8 Ways to Help after a House Fire
Here are the top items survivors may need for health, safety and comfort
A family whose home goes up in flames may lose everything — but simple items from friends, neighbors and relatives can help them make it safely and comfortably through the next days, weeks and months.
Needs of fire survivors vary based on where they are staying after the fire: with relatives, at a hotel, at a Red Cross shelter, in temporary housing or in new permanent housing. That may depend on whether they owned or rented the home that burned down and whether they had renters or home owners insurance, says Emily Rogan, program coordinator for United Policyholders, a nonprofit organization that helps victims of fires and other disasters navigate insurance issues.
Here are eight of the top items someone whose house burned down might need.
1. New socks and underwear. After a fire, the most basic items are the most needed, says Giselle Bisson, a California communications professional who survived a house fire as a child and then saw neighbors lose everything in a 2015 wildfire that destroyed more than 1,000 homes. Bisson was temporarily renting a cottage in the area where the fire broke out. The items most requested by victims of the fire were clean socks and undergarments, she says.
2. Clothing. A family that endured a fire may have escaped with only the clothes on their backs, and the garments and shoes left behind may have been destroyed or badly damaged by smoke. But unless the fire survivor is someone close to you — like your sister — don’t buy clothes for them or give them your used shirts, sweaters and pants, Rogan says. It can be overwhelming to get loads of clothes in random sizes. Instead, she suggests, give a gift card to a store that sells clothing so they can choose items that fit.
3. Toiletries. In the immediate aftermath of a fire, survivors need personal hygiene essentials, Bisson says. They may need toothbrushes, toothpaste, deodorant, feminine products and headache medication. Depending on where the family is staying, they might also need soap, shampoo, conditioner, toilet paper, wash cloths and towels. If they’re at a hotel, they might not need all those items yet, so it’s smart to ask.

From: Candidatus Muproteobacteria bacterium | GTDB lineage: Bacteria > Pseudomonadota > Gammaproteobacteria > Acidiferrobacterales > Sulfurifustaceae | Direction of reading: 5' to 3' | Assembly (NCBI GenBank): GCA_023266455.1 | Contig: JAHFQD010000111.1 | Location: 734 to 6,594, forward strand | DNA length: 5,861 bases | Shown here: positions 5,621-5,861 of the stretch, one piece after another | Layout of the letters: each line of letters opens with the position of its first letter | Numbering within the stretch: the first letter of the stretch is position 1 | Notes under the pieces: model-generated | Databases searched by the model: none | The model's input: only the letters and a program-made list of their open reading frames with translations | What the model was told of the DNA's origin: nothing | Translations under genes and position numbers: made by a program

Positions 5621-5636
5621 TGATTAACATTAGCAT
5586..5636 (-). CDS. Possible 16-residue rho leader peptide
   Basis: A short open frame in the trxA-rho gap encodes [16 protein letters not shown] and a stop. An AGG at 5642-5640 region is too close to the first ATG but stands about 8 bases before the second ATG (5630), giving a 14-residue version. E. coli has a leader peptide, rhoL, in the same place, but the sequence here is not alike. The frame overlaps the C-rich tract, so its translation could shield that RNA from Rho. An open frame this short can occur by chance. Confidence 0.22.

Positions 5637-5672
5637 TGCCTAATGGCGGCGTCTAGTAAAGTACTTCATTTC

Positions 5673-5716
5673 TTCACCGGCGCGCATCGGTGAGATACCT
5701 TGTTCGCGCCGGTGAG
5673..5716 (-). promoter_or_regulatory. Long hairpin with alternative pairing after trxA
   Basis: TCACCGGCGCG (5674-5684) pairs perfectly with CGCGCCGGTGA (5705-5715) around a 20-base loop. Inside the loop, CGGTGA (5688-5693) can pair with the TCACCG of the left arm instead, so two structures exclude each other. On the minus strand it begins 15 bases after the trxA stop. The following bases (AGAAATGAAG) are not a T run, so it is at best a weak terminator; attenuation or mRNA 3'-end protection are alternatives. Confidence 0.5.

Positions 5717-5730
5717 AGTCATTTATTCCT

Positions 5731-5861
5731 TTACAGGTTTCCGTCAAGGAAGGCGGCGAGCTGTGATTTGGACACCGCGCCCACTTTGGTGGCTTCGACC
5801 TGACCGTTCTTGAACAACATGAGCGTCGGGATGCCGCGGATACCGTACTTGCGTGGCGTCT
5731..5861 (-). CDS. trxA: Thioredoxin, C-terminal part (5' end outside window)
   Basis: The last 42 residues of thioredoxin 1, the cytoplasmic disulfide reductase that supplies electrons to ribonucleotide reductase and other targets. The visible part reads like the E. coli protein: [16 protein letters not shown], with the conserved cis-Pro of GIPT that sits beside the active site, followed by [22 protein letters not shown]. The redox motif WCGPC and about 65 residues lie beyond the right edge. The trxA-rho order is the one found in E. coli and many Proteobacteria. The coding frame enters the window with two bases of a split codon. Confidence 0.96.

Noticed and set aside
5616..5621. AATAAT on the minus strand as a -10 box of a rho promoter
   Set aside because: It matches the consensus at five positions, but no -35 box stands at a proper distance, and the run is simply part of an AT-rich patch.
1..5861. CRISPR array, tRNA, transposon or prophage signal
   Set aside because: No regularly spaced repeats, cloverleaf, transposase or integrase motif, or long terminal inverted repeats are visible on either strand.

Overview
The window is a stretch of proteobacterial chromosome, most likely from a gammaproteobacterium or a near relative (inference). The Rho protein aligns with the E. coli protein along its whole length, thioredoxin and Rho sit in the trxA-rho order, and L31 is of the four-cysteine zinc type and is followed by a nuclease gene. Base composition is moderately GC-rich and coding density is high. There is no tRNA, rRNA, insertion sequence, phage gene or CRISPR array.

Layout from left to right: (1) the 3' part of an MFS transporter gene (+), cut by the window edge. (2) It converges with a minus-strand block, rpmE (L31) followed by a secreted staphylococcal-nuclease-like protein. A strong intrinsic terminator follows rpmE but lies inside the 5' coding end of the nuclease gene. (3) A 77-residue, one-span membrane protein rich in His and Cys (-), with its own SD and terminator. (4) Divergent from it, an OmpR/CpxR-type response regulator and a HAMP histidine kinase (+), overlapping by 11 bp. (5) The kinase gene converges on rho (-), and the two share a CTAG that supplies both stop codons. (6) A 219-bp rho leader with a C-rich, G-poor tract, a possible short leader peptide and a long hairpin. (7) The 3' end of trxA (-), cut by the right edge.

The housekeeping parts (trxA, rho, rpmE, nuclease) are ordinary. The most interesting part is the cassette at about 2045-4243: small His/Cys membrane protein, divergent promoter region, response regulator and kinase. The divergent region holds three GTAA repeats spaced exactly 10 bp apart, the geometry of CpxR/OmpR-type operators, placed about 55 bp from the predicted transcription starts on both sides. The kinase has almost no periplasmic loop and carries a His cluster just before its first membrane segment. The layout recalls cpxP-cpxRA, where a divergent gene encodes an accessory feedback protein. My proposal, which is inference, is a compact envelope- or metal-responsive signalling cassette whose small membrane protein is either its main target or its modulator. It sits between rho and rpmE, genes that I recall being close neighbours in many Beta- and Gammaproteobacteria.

Related: How to Make a Home Fire Escape Plan
4. Seasonal necessities. Is it rainy, snowy or bitter cold? The family might need season-specific items. For example, one of the things New York mom and blog author Stacy Geisinger most appreciated after losing everything in a fire was a pair of winter boots for her son. “It was January and snowing,” she says. Schools were closed, but a friend braved the bad weather to deliver the boots, she says.
5. Healthy food. Consider giving food, but steer clear of items that need to be refrigerated, Rogan says. Gift cards to grocery stores or restaurants help a lot, Rogan says. And you might want to supply inexpensive staples such as a relaxing tea, she says. “Do they enjoy a cup of tea before bed?” she says. “It could be something as simple as that.”
6. Toys for the kids. One kind act Beth Granger remembers more than a decade after a fire destroyed her family’s rental house: Kind friends and neighbors provided a little something special for her sons, then aged 6 and 10. The local bookstore owner, who had records of her purchases, replaced books she had bought recently plus added in some extras. A friend bought a gaming system for her older son, who loved video games. Another friend bought a giant stuffed tiger for her younger son, she says.
7. Pots and pans. After the fire survivors have moved into temporary or new permanent housing, they’ll need new cookware. A gift of new pots and pans from a friend made a huge difference for Geisinger after she moved into temporary housing, she says.
8. Furniture. Once the family has settled into their new home, they’ll need everything from a couch to a dining room table to a new TV – basically, everything that fills a house. “You really are starting from scratch,” Geisinger says.
One thing to keep in mind: Donations, especially of large items such as appliances, electronics or furniture, can end up creating extra work for the overwhelmed fire survivors who have to sort through them and figure out what to do with them or find a place to store them until they’re ready to move into temporary or new permanent housing. On the other hand, gift cards are small, light and give the recipient more control.
“When in doubt, give a gift card,” Rogan says.
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